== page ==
Panelists discuss ethics, accuracy of sports media
At an event hosted by the Institute of Sports, Media & Society on Thursday night, students, faculty and six panelists discussed the mediaâs role in reporting sports accurately and what can be done to provide a stronger moral compass within journalism.
Panelists included Scott Boras, considered Major League Baseballâs âsuper agent,â whose clients include New York Yankees star Alex Rodriguez, Washington Nationals rookie phenomenon Stephen Strasburg and Philadelphia Phillies outfielder Jayson Werth.
While on the panel, Boras said journalists working on deadline rush too much, and the time factor contributes to poor work.
âThe cake is never cooked; weâre getting pudding,â Boras said.
Tara Lipinski, the youngest individual gold medalist in the history of the Olympics who won the gold medal in figure skating at the 1998 Nagano Olympics, was also on the panel.
âI grew up in sports. To me itâs the most important thing in the world, and to be able to have kids going to school have this opportunity, I think itâs really great,â she said.
Lipinski gave an athleteâs point of view, saying her only option to avoid media scrutiny was to be cautious in all aspects of her life.
Lucia Florindez, a graduate student studying communication management who attended the event, said she thinks ethics is a critical parts of the sports industry.
âItâs interesting how ethics can play into a sport narrative because I think sports largely are narrative stories and every athlete has a story to tell,â Florindez said.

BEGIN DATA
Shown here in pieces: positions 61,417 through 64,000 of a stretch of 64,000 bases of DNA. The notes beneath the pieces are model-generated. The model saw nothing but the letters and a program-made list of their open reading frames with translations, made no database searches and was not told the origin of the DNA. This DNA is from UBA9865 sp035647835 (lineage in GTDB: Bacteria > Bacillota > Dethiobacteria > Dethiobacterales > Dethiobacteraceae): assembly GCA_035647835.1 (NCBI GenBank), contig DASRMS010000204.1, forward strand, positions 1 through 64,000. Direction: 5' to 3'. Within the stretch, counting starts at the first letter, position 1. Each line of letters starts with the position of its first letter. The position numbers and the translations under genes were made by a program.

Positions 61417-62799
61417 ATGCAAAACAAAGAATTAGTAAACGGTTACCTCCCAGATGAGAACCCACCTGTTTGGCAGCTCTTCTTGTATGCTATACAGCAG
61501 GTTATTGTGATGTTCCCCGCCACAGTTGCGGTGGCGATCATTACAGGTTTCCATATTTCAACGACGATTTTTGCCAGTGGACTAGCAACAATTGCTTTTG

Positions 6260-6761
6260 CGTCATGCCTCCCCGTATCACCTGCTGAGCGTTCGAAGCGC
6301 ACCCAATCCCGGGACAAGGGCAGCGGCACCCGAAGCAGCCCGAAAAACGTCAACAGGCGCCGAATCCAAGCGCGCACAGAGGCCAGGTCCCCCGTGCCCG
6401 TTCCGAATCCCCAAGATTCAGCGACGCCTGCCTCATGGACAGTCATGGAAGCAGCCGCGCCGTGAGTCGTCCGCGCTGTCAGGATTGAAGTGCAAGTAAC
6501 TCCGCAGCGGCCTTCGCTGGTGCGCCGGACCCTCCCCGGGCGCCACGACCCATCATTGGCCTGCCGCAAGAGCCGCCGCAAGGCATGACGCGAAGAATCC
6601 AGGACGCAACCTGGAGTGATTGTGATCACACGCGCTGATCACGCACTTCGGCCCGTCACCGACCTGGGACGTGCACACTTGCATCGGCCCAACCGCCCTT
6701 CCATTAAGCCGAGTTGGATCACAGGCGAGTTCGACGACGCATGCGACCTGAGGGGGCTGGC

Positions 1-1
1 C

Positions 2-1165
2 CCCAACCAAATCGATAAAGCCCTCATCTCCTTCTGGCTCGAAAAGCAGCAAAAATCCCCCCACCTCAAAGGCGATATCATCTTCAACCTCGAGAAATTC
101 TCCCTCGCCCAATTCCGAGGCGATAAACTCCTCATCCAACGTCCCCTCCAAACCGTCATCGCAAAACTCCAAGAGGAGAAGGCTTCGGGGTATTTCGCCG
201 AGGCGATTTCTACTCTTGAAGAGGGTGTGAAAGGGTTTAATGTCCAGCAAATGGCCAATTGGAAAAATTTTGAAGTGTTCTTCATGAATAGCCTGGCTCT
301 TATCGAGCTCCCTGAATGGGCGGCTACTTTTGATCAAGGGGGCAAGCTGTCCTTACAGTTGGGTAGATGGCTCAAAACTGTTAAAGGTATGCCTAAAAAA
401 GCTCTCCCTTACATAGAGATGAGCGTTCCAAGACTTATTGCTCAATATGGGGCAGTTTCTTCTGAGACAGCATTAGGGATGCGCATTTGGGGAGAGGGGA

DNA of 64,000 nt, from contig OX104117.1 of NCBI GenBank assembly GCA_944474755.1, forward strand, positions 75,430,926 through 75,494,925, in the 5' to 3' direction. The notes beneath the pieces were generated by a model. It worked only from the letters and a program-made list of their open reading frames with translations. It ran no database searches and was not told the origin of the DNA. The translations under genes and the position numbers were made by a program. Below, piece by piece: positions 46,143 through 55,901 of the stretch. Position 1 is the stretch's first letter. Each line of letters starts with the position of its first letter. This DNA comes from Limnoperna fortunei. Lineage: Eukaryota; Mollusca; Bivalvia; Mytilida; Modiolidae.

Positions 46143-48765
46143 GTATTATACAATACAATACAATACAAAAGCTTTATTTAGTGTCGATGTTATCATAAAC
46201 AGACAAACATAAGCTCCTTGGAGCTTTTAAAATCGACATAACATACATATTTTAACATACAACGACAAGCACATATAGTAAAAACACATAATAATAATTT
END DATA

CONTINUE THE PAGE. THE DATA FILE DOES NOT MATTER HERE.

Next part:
Annenberg School for Communication & Journalism Dean Ernest Wilson spoke to a smaller group before the event at the University Club about his plans for the institute.
âIâve never seen an initiative take off vertically before,â Wilson said.
He predicted that in three years, USC and Annenberg will have the most robust sports media and society program of any university in the world.
Moderator Pat OâBrien, an entertainment and sports broadcaster, criticized the media and encouraged students to do research and report accurately.
âHow do you wade through the crap out there when 90 percent of it is wrong?â he said.
During the feedback portion of the event, attendees asked about the future of the journalism industry, which many said was negative and clouded in gossip.
Among the suggestions, panelists told prospective journalists to be patient while reporting, to inform themselves about the subject and to distinguish morality from popularity.
Sports, Media and Society is now a minor at Annenberg. The institute plans to add more speaker seriesâ and a summer institute for athletes transitioning from professional careers to life beyond the field or court.